Art is not about winning awards. It’s about making connections. It’s about finding those people in your audience who are ready to hear the story you have to tell them. It’s about the ring of the applause in your ears, the accolades from people you don’t know but for this momentary connection, the conversations people have on the way to their cars afterward. Art isn’t the trophy that gets locked in a case to gather dust. Art is the experience that lives in your heart, that warm, giddy glow that you’ll remember when you get down on yourself, that knowledge that you did something that made a difference, that you changed the way somebody thought about you, about the world, about life, even if only for a little while.

That’s what art is about.

We don’t take home a trophy, but they can’t take away the standing ovation you got (and let’s not forget, we were the only group to get one of those).

We don’t go on to the next round, but we delighted our audience. We made them laugh and smile and cheer when heavy and emotional was the flavor of the day; we gave them an afternoon rainstorm in the dead of a hot, stifling summer.

Sometimes audiences applaud out of politeness. Because they’re supposed to do it, because it’s what you do to pay a tribute, however small. But when somebody stands up and applauds? They do that because they have to. Not because they’re forced to, or expected to, but because they have no other choice: something you did moved them to the core. The art got into them, stirred up their insides, and had to be expelled before it tore them apart.

Art is visceral. Art is emotional. Art isn’t about tallying points on a sheet, it’s about scratching marks on your audience’s soul.

You went into this show with claws out. You affected that audience. And that means a hell of a lot more to me than any trophy.

Could we have done some things differently? Sure. Could we have done things better, scored a few more points, fenagled a better ranking? Maybe.

But that show wouldn’t have been this show, and this show is one that I will never forget. And that’s because of you, and the performance that you gave, and because of what we all felt in that auditorium when the curtain came down.

Never forget that feeling. Because that’s what art is all about.


8 thoughts on “On Losing (or, why art competitions suck)

  1. This sums up how I’m feeling at the end of my son’s cross country season. It’s his senior year, there was a new high school coach and I coached the middle school team. It’s a smaller school so much of the team stuff was done together. I feel like I had a part in coaching these high schoolers too. We had high hopes for a couple runners making it to states and maybe, just maybe, the high school boys team too. They had a shot. It was a long one but it was definitely there.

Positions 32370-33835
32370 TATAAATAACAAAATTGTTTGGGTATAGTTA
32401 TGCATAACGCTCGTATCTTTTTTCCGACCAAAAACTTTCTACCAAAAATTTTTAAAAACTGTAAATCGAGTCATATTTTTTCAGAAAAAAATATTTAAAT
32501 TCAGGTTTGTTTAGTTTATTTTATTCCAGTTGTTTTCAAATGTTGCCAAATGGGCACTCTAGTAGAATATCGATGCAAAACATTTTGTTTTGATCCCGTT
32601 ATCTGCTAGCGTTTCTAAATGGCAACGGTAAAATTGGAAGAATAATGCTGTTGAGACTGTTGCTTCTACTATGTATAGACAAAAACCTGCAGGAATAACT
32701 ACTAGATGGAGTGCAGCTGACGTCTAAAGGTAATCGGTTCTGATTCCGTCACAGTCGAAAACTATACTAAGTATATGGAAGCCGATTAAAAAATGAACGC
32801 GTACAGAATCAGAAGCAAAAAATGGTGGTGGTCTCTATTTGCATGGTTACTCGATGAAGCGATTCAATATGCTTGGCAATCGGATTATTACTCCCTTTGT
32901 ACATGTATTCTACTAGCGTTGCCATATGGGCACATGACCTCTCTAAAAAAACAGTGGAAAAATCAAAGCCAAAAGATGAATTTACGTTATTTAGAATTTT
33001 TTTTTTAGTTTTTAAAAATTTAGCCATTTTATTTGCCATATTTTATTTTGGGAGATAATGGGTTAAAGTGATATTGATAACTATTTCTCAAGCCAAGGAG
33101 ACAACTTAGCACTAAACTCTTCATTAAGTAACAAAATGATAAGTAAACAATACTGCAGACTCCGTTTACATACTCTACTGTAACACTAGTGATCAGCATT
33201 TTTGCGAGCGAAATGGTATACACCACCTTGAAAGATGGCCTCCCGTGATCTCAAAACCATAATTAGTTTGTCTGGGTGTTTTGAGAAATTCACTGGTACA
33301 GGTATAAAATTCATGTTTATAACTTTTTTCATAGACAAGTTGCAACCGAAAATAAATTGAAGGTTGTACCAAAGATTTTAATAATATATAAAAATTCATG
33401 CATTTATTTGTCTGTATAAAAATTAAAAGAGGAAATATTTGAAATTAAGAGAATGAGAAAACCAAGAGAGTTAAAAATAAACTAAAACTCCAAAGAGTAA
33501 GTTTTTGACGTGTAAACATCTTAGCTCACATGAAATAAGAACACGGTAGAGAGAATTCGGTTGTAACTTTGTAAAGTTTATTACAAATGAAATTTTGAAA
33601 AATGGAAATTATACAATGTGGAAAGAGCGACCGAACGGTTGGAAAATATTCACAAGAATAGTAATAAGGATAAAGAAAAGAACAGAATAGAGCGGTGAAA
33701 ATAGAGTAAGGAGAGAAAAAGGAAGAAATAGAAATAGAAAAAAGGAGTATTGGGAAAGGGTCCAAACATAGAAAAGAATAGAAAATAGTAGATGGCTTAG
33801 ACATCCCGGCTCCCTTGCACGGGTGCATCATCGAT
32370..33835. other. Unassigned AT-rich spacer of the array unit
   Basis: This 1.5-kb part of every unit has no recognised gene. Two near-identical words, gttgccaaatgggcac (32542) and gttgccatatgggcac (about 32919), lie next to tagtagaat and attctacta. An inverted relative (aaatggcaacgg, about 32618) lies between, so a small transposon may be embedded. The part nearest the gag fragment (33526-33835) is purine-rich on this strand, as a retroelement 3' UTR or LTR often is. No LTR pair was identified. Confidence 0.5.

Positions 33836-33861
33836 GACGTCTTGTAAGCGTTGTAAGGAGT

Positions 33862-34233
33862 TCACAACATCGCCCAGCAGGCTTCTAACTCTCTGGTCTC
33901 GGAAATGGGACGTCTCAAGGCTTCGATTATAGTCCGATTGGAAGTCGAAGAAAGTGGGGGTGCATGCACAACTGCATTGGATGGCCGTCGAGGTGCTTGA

Well, their regional meet was this past weekend. My son and one of the other seniors, the two fastest on the team, were both academically ineligible. The team stuttered without their leaders pushing them. No one PRd. No one. It felt like falling flat on your face, a giant thumbs down for sure….
    But everything, well, much of what you wrote about art could be said for running too and especially this team experience. Even though you didn’t win, you accomplished something. Something valuable happened here. You did and created something and it was worthwhile.

    Liked by 1 person

    • Pretty much. Awards are nice and all, but you can’t take them with you. All we have is our experiences, so if it was meaningful for you, that’s really kind of all that matters.

      My perhaps not so humble opinion.

      Liked by 1 person

  2. I completely stopped taking my students to theatre competitions three years ago! The theatre department is so different now, better than it has ever been! Our shows have improved so much and I have students who are successfully working after high school in film and television, as well as on tours of shows. I say, never again will I participate in a theatre competition!

    Liked by 1 person